iDefense contest offers as much as $12,000 for zero-day bugs and exploits in Vista, IE7

Psst. Wanna win $8,000 to $12,000?

iDefense Labs is holding a contest for hackers to come up with remote, arbitrary code-execution bugs in Microsoft Windows Vista and Internet Explorer 7. iDefense, which is part of VeriSign, will pay $8,000 for each vulnerability submitted that lets an attacker exploit code remotely on either of the two products. And if you write a working exploit for the winning vulnerability, iDefense will throw in another $2,000 to $4,000.

But no malicious payload, please: That disqualifies your exploit. iDefense will pay $8,000 for up to six bug submissions.

This isn't the first time iDefense has held bug contests. These are quarterly events at the security company; its most recent challenge to researchers was for instant messaging, and previous competitions offered cash for Windows flaws. Paying hackers for finding software bugs remains a controversial practice, and it plays into the "responsible" disclosure debate as well. (See Bucks for Bugs, Rift Widens Over Bug Disclosure, and Buggin' Out?)

"First we had the MOBB, the MOKB, and now the MOAB openly releasing vulnerabilities without contacting the vendor first as opposed to the normal open disclosure process, and now we have iDefense offering to buy day zero exploits," says Paul Henry, vice president of security evangelism for Secure Computing. "Releasing, and now trading in new exploits, is becoming an acceptable practice."

"What's next -- selling them on eBay? Sorry, but even that has been done before as well," Henry observes. "Remember the Excel vulnerability last year?"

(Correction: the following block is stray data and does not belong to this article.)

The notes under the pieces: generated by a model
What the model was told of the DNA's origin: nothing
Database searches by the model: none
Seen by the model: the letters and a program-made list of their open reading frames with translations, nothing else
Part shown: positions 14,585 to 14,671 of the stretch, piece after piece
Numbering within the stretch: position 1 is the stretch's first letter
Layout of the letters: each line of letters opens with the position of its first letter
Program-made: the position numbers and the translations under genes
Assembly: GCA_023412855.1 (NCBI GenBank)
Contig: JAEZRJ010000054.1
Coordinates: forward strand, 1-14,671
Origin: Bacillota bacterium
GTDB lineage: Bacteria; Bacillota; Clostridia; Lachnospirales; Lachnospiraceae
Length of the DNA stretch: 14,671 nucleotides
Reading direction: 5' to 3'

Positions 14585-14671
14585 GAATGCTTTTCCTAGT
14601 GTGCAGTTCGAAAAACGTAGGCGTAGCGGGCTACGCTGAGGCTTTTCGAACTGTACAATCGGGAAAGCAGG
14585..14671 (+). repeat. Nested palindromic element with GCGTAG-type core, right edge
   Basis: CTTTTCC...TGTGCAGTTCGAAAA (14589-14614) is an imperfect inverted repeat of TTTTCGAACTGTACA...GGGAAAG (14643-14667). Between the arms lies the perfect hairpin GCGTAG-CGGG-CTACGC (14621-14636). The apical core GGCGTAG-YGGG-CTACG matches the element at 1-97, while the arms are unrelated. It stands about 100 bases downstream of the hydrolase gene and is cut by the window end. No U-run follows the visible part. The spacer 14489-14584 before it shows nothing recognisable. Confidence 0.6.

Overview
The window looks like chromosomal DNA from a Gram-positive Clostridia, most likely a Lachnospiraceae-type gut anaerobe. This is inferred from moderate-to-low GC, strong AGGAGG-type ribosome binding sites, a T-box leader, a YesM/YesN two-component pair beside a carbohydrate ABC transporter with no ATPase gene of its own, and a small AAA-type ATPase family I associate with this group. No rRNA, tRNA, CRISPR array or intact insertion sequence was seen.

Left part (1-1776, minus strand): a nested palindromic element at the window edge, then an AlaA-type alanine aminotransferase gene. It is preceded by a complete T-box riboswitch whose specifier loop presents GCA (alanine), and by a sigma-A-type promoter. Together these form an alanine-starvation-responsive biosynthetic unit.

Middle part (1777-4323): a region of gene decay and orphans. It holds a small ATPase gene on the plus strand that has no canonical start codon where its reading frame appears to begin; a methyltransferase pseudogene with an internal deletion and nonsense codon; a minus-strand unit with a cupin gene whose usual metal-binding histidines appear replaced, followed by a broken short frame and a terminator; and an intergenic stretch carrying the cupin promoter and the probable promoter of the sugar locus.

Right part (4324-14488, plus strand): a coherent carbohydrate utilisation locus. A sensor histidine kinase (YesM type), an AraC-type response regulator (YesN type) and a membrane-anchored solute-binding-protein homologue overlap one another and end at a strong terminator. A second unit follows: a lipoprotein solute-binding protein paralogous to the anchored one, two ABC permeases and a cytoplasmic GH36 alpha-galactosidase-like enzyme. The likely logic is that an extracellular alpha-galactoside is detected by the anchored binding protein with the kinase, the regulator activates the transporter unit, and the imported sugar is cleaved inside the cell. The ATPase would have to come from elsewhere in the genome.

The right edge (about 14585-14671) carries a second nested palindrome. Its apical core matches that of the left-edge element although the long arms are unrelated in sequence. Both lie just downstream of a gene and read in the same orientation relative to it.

The rules for this quarter's contest are the vulnerability must be original and not previously disclosed publicly or to Microsoft, exploitable and allow arbitrary code execution in the two products, and it must exist in the latest version of the technology with all patches and upgrades applied. It can't require additional third-party software on the targeted machine, and it can't require any social engineering "beyond browsing a malicious site," according to the competition notice.

"Both Microsoft Internet Explorer and Microsoft Windows dominate their respective markets, and it is not surprising that the decision to update the current release of Internet Explorer 7.0 and/or Windows Vista is fraught with uncertainty," iDefense Labs says in the competition notice.

And the contest is to "assuage this uncertainty" of vulnerabilities in these products, iDefense says in its notice.

So mark your calendar: The deadline for submissions is before midnight EST, March 31.

— Kelly Jackson Higgins, Senior Editor, Dark Reading

About the Author(s)

Kelly Jackson Higgins, Editor-in-Chief, Dark Reading

Kelly Jackson Higgins is the Editor-in-Chief of Dark Reading. She is an award-winning veteran technology and business journalist with more than two decades of experience in reporting and editing for various publications, including Network Computing, Secure Enterprise Magazine, Virginia Business magazine, and other major media properties. Jackson Higgins was recently selected as one of the Top 10 Cybersecurity Journalists in the US, and named as one of Folio's 2019 Top Women in Media. She began her career as a sports writer in the Washington, DC metropolitan area, and earned her BA at William & Mary. Follow her on Twitter @kjhiggins.

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